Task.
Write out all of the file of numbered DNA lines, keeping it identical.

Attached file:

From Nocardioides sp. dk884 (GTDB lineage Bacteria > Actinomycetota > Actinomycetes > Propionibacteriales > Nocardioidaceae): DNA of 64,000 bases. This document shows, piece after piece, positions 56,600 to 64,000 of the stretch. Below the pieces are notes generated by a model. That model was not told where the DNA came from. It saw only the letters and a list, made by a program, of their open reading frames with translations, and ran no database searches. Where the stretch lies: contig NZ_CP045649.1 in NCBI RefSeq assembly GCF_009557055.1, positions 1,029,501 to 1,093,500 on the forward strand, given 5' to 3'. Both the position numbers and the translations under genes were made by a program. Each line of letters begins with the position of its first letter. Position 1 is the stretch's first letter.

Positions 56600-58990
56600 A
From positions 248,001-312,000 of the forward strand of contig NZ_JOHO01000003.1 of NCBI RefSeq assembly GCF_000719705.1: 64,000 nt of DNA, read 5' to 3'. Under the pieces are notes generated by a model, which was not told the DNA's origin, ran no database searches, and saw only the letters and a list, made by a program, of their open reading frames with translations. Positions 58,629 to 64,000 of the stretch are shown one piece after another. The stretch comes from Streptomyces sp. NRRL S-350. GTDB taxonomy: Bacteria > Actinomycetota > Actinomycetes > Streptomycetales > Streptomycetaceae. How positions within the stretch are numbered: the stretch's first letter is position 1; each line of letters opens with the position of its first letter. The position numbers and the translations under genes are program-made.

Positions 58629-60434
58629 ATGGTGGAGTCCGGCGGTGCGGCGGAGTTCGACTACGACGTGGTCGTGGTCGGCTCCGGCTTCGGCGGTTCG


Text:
From Nocardioides sp. dk884 (GTDB lineage Bacteria > Actinomycetota > Actinomycetes > Propionibacteriales > Nocardioidaceae): DNA of 64,000 bases. This document shows, piece after piece, positions 56,600 to 64,000 of the stretch. Below the pieces are notes generated by a model. That model was not told where the DNA came from. It saw only the letters and a list, made by a program, of their open reading frames with translations, and ran no database searches. Where the stretch lies: contig NZ_CP045649.1 in NCBI RefSeq assembly GCF_009557055.1, positions 1,029,501 to 1,093,500 on the forward strand, given 5' to 3'. Both the position numbers and the translations under genes were made by a program. Each line of letters begins with the position of its first letter. Position 1 is the stretch's first letter.

Positions 56600-58990
56600 A
From positions 248,001-312,000 of the forward strand of contig NZ_JOHO01000003.1 of NCBI RefSeq assembly GCF_000719705.1: 64,000 nt of DNA, read 5' to 3'. Under the pieces are notes generated by a model, which was not told the DNA's origin, ran no database searches, and saw only the letters and a list, made by a program, of their open reading frames with translations. Positions 58,629 to 64,000 of the stretch are shown one piece after another. The stretch comes from Streptomyces sp. NRRL S-350. GTDB taxonomy: Bacteria > Actinomycetota > Actinomycetes > Streptomycetales > Streptomycetaceae. How positions within the stretch are numbered: the stretch's first letter is position 1; each line of letters opens with the position of its first letter. The position numbers and the translations under genes are program-made.

Positions 58629-60434
58629 ATGGTGGAGTCCGGCGGTGCGGCGGAGTTCGACTACGACGTGGTCGTGGTCGGCTCCGGCTTCGGCGGTTCG